It's also a small film. As such, it invokes a feeling of intimacy - you quickly feel like you know these characters. When the inevitable violence erupts, it hits you viscerally in a way that most movie mayhem cannot. In many ways, the movie reminded me of "A Simple Plan"; it has that same kind of feelings - ordinary people doing things seemingly contrary to their nature. The cast is uniformly good, and Cronenberg's direction is terrific. His work here is so different than his prior films, really show-casing his versatility. "A History of Violence" is a terrific movie. "
Not exactly a big fan of it
Cloud | Canada | 04/17/2006
(3 out of 5 stars)
"David Cronenberg always does films that tend to look at human nature in a different way: sexuality in Crash and changes in personality in the Fly. With this film, he gets into what makes people violent and how far it can go, particularly when it comes to saving family members and loved ones. It's a nice exploration but as a film it really left me cold, with highlights being 2 sex scenes and a couple shots of big violence.
Tom Stall is a family man with 2 kids leaving in a small town. He runs a local diner which one night attracts some criminal attention, which Tom ends up disposing of rather cleanly. It attracts some more attention, this time from local news and including a strange guy with an even stranger eye and tells him that Tom had a much different life than he does now.
While David Lynch likes to make really weird surrealist films, David Cronenberg likes to do films that take a look at transformation and ways people react to things. These 2 will always make interesting movies but I kind of lean towards Cronenberg ones, even though I don't really watch many of them. To me it's a misstep though as the film after it ended didn't really last with me on any level.
Casting is quite solid across the board, including William Hurt, who finally puts in some menace into his "woke up too early" voice. Viggo is always great although he does have this tendency to mumble sometimes and Maria Bello is always good. Ed Harris is effective as a villain, with a very uneasy feeling you get whenever he's around.
As for the violence in the film, it's not incredibly violent. There's a couple of shots that are cringe-inducing such as what happens when you punch someone in the nose a bit too much but it's actually not as violent as you would think. The 2 sex scenes are not that graphic but it's definately not candlelight and blowing curtains, you don't really see much during them but using your imagination they'll get graphic.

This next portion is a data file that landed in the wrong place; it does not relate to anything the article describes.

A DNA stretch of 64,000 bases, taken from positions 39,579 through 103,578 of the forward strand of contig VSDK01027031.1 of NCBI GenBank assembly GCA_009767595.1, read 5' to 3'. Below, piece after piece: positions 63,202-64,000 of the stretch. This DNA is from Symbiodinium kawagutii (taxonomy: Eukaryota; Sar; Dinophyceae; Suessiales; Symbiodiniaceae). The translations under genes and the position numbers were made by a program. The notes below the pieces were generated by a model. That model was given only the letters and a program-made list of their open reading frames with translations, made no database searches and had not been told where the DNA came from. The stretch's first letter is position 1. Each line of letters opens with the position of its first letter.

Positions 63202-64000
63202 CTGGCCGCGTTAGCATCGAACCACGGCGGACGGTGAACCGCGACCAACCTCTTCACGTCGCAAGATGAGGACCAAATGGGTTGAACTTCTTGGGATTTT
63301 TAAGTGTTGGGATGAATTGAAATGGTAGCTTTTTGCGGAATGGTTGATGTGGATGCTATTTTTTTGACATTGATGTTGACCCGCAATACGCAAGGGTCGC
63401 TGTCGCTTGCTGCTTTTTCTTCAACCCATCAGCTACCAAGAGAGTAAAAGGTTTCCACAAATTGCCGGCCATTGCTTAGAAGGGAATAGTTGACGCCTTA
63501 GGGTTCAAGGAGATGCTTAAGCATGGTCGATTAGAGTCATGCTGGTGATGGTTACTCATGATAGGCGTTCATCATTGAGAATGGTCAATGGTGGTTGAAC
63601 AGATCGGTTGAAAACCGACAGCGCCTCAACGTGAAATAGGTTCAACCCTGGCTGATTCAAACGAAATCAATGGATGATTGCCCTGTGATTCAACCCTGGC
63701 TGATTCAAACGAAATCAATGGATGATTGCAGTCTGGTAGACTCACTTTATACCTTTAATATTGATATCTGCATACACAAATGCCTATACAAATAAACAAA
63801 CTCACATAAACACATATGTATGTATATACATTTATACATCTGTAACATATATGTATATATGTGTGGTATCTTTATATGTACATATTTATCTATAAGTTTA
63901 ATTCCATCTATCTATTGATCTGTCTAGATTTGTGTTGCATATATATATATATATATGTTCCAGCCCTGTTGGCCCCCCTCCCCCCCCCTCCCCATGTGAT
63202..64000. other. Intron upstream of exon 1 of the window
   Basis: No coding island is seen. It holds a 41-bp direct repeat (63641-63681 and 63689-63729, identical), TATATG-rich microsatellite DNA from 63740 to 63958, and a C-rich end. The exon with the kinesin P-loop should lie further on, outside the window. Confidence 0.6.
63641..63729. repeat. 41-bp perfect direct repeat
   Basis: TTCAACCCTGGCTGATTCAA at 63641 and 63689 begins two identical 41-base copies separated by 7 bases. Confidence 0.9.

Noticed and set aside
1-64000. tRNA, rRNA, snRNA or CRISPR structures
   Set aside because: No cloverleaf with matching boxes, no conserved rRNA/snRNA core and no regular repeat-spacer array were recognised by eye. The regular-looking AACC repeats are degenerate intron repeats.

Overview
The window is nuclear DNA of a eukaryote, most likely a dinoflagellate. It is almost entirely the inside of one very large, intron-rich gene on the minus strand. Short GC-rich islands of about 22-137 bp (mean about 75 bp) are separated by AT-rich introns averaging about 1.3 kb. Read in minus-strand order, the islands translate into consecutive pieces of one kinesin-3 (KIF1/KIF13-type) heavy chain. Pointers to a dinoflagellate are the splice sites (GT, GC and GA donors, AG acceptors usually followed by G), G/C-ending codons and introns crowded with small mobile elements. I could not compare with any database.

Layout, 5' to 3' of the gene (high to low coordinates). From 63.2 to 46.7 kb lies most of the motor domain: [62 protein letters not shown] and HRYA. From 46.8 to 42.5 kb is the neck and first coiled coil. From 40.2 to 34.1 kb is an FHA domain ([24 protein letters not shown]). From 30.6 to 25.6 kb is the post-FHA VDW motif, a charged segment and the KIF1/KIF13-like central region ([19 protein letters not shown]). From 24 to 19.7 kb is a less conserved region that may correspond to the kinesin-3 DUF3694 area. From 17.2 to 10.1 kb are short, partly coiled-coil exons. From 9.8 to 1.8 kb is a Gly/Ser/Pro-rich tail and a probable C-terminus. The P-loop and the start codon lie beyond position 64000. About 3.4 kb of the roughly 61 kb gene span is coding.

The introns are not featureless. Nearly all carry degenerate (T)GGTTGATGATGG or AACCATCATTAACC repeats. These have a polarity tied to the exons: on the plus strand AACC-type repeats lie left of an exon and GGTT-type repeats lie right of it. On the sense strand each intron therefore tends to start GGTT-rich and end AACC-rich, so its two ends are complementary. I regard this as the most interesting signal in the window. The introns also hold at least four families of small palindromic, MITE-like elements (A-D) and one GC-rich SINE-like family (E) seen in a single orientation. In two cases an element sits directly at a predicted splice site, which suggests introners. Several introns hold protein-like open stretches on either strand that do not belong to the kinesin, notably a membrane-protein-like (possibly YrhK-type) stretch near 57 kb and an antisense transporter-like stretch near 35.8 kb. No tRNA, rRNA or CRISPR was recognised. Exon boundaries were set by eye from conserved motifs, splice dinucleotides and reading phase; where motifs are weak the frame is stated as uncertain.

After the film was over I remember thinking "what was the point of this one?". Unlike the Fly which was entertaining or Crash which was incredibly erotic in the strangest sense, this doesn't have any kick to it. It's worth a rental but I wouldn't buy it unless it was a gift from someone."
Everyone has something to hide.
Puzzle box | Kuwait | 12/11/2005
(4 out of 5 stars)
"David Cronenberg's A history of violence is a film about Tom Stall played by Viggo Mortensen a nice family man who works at a diner in his small town in Indiana, he has a wife played by Maria Bello and a young daughter and teenage son who all live a quite and peaceful life that is untill a bunch of murderous thugs end up causing havoc by threatening to kill everybody there, offcourse this doesn't go to well with Tom and he then starts to defend himself and the others taking the killer's gun and then killing both these guys in a most brutal and vicious manner like a proffesional, soon Tom becomes the town hero much to his surprise and his family who are overwhelmed and excited as news reporters are trying to cover his story.
The story might seem simple but its more complex as Cronenberg gets a deeper look into how a person reacts or is affected by violence and how it causes a chain reaction, when Tom's secret is revealed you will see how his family is affected by this, his son gets an encounter from a bully at school you have to see what happens next which I thought was totaly unexpected.
Tom's whole new life is changed as he tries to deffend his family from a bunch of mobsters led by Ed Harris's charecter who saw him on T.V. As the movie slowly unravels you get the feeling that nothing is right and that the family cannot get back to normal, the violence in the film is more realistic and its not over the top like a cartoon or anime level with blood squirting all over the place like Kill Bill cause I thought it was going to be like that once I found out that Cronenberg was directing this, but the violence is still graphic and brutal especialy when one of the mafia men gets his nose bashed into his face. The film is both a thriller and a character study as most of the scenes were realy intense although some parts were lame like the love scene on the stairways that went on for to long otherwise I thought it was great and I highly recomend this film especialy if your a David Cronenberg fan since this was one of his best films."